There are a few different ways to compare health insurance companies for seniors. One way would be to pick a few of the most well known health care companies and visit their websites or call them for a quote. Another easy way to compare health insurance companies for seniors would be to use comparison sites on the internet.
There are quite a few sites on the internet that allow you to do a health insurance comparison. Some are thinly-veiled ad sites for a particular company or group of companies, but others are legitimate. If you look around long enough, you will begin to get a sense of which companies are offering legitimate comparisons.
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In terms of what you should be comparing, you need to look well beyond the cost of health insurance premiums. It is best to have a clear picture of what you need in health care coverage. This includes whether or not you need dental or vision coverage, long term care insurance, and other options you might need.
Once you figure out all that, you can start to look at what different health insurance companies have to offer. You’ll also want to compare the deductibles, co-payments and prescription drug benefits.
Where does Medicare fit into health insurance?
For most American seniors, Medicare will be their primary insurer. Between Medicare Part A and B, most hospital visits, treatments and visits to doctors and specialists will be covered by Medicare. A more comprehensive list of what is or is not covered by Medicare is available on the Medicare website.
Medicare is generally much less expensive than traditional health care. For Medicare Part A, the hospitalization part of the insurance, most people do not pay a premium at all. This is because they have prepaid through the Medicare tax they have paid through the years. There is a premium for Medicare Part B, but it is generally lower than most health insurance premiums, and is based on your current income.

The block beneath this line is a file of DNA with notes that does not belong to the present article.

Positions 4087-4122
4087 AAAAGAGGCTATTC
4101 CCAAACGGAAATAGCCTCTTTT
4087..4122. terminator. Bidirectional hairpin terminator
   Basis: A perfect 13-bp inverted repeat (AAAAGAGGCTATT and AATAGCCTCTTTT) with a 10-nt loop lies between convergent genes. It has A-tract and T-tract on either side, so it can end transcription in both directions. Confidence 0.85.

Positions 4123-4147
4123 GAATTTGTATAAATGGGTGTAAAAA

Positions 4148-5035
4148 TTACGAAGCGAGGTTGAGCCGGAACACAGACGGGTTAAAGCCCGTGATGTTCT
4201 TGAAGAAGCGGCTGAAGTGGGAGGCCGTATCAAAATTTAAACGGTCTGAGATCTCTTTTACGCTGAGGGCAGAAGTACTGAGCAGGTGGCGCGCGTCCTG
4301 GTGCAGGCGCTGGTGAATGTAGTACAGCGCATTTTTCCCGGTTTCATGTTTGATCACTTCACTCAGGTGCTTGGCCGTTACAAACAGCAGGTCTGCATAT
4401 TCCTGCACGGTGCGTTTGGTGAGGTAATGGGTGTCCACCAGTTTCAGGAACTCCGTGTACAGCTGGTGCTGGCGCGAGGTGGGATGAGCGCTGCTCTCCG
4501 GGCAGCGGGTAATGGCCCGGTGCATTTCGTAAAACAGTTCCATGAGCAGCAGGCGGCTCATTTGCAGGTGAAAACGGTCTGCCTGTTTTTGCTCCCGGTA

Do I need Medicare Part C or Medicare Part D?
Even if someone uses Medicare, there still might be times where they will be using private health insurance in conjunction with Medicare. That’s where Medicare Parts C & D come in.
Medicare Parts C & D are add-ons to basic health insurance that you may or may not require. Both are run by independent insurance companies approved by Medicare and each company has its own rules and fee structure.
For Medicare Part C, you would basically enroll in an HMO (health maintenance organization), PPO (preferred provider organization) or other traditional insurance plan that would cover all of your Medicare Part A & B benefits and also provide some extra benefits like wellness care, vision care or dental care. There would be an additional premium for Medicare Part C, and you might be limited to using a specific HMO or PPO health insurance network.
Medicare Part D is essentially prescription drug coverage. Medicare Part D could be part of one of the health plans from Medicare Part C, or it could be purchased individually. The costs associated with Medicare Part D include premiums, deductibles and co-payments; these costs can vary quite a bit from provider to provider.
Do I need to draw Social Security to be eligible?
According to the Social Security website, you may be eligible for Medicare if you are eligible for Social Security. However, it is not the only way to be eligible, nor do you actually have to draw Social Security.
You can also be eligible for Medicare if your spouse is eligible, if you are eligible for railroad benefits, if you or your spouse worked in a government job that paid Medicare taxes for ten years or more, or if your child is fully insured and you are their dependent and they become deceased. If you don’t qualify based on any of those criteria, you might still be able to get Medicare by simply paying a monthly premium.
It is important to note that it is a good idea to apply for Medicare even before you are eligible, ideally up to three months in advance. You should do this even if you do not elect to draw Social Security immediately. Failing to sign up for Medicare on time can lead to late enrollment penalties.
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